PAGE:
Working in the field of ophthalmology for over 40 years, Carol Pollack-Rundle has seen the impact of eye donation and its evolution firsthand.
“It brings peace to the families of those who die suddenly, that your loved one has at least helped someone else,” Carol said.
Carol worked at the Kresge Eye Institute in Detroit, Mich., from 1974 to 1976 where she frequently worked with the Michigan Eye-Bank—now Eversight—that provided tissue for cornea transplants. Back then, there was a waiting list, and those on the list were instructed to wait by their telephone for a call from their doctor.
“We would call the first person on the list and say, ‘Can you be here in like, three hours?’ And if they couldn't, we just went down the list until we found that person who could come in,” she said.
The evolution of how patients receive corneas has drastically changed, as have the procedures, equipment and protocols. In the 70s, the refrigerator the Kresge staff kept their lunches in was the same refrigerator that stored eye tissue.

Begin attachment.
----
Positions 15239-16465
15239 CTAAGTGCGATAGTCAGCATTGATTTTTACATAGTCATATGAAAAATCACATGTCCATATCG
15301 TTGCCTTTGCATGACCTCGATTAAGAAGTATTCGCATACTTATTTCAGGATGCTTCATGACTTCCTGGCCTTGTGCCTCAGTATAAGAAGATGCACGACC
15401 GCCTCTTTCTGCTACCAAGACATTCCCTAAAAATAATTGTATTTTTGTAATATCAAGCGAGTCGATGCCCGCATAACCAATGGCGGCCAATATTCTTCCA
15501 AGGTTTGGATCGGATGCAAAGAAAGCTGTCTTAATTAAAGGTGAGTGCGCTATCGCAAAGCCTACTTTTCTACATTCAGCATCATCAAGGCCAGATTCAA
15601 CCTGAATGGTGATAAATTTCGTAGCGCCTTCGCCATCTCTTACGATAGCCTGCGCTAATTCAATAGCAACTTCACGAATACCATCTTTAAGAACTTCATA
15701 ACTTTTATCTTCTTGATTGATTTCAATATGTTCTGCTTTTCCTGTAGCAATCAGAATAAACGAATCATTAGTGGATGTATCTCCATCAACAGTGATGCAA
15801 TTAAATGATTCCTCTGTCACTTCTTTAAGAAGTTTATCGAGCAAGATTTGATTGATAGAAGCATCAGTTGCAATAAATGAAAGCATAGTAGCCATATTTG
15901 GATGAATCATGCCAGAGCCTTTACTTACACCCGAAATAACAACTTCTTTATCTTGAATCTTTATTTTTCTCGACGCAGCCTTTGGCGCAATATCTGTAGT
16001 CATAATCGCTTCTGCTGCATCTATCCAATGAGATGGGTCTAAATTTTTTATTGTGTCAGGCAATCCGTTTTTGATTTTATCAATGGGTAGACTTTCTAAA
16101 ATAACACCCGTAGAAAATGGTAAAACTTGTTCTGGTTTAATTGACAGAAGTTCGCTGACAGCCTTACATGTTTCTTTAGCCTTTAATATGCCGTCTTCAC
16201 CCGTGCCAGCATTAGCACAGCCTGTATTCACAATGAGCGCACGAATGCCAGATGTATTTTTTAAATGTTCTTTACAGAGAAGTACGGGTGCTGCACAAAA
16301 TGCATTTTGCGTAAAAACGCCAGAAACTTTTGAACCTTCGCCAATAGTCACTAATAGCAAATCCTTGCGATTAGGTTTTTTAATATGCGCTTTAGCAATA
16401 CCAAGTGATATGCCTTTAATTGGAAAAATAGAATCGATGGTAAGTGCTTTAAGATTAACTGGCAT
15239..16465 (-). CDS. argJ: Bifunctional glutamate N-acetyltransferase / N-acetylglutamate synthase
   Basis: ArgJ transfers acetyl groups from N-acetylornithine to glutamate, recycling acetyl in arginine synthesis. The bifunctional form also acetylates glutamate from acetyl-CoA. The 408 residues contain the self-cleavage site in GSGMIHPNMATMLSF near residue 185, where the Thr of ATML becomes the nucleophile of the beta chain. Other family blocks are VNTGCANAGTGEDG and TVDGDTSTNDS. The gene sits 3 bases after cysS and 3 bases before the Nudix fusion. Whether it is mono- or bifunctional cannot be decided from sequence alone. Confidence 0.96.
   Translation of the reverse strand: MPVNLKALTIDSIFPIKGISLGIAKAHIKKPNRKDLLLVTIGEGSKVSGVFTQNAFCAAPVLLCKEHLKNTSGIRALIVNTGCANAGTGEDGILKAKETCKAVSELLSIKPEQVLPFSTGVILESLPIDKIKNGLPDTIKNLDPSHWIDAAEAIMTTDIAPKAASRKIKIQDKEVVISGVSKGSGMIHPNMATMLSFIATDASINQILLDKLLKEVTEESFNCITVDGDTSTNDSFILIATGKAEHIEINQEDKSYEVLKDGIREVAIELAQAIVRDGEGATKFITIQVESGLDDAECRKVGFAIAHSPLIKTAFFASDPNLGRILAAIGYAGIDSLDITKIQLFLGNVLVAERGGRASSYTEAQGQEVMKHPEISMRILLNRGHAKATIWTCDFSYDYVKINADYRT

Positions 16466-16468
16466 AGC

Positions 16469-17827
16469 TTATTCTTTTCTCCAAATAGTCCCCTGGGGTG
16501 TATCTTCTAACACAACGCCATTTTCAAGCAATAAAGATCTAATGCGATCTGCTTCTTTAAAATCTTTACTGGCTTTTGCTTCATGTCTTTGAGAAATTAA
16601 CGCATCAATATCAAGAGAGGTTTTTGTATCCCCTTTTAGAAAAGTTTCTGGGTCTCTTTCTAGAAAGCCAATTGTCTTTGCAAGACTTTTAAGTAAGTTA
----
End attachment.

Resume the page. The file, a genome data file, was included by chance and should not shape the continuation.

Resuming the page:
“We had one fridge for our lunches and then there would be these little vials with people's names on them, and their date of birth and date of death,” she said. “You just didn't really think too much about it.”
With four decades of working in ophthalmology, Carol said she has seen the good that the gift of donation has done for people and because of that experience, she would want to have a similar impact.
“It was something that we saw, almost on a daily basis, and it turned people's lives around to get their vision back,” Carol said. “I figure if someone can use my body parts when I'm dead, and I can't use them anymore, why not?”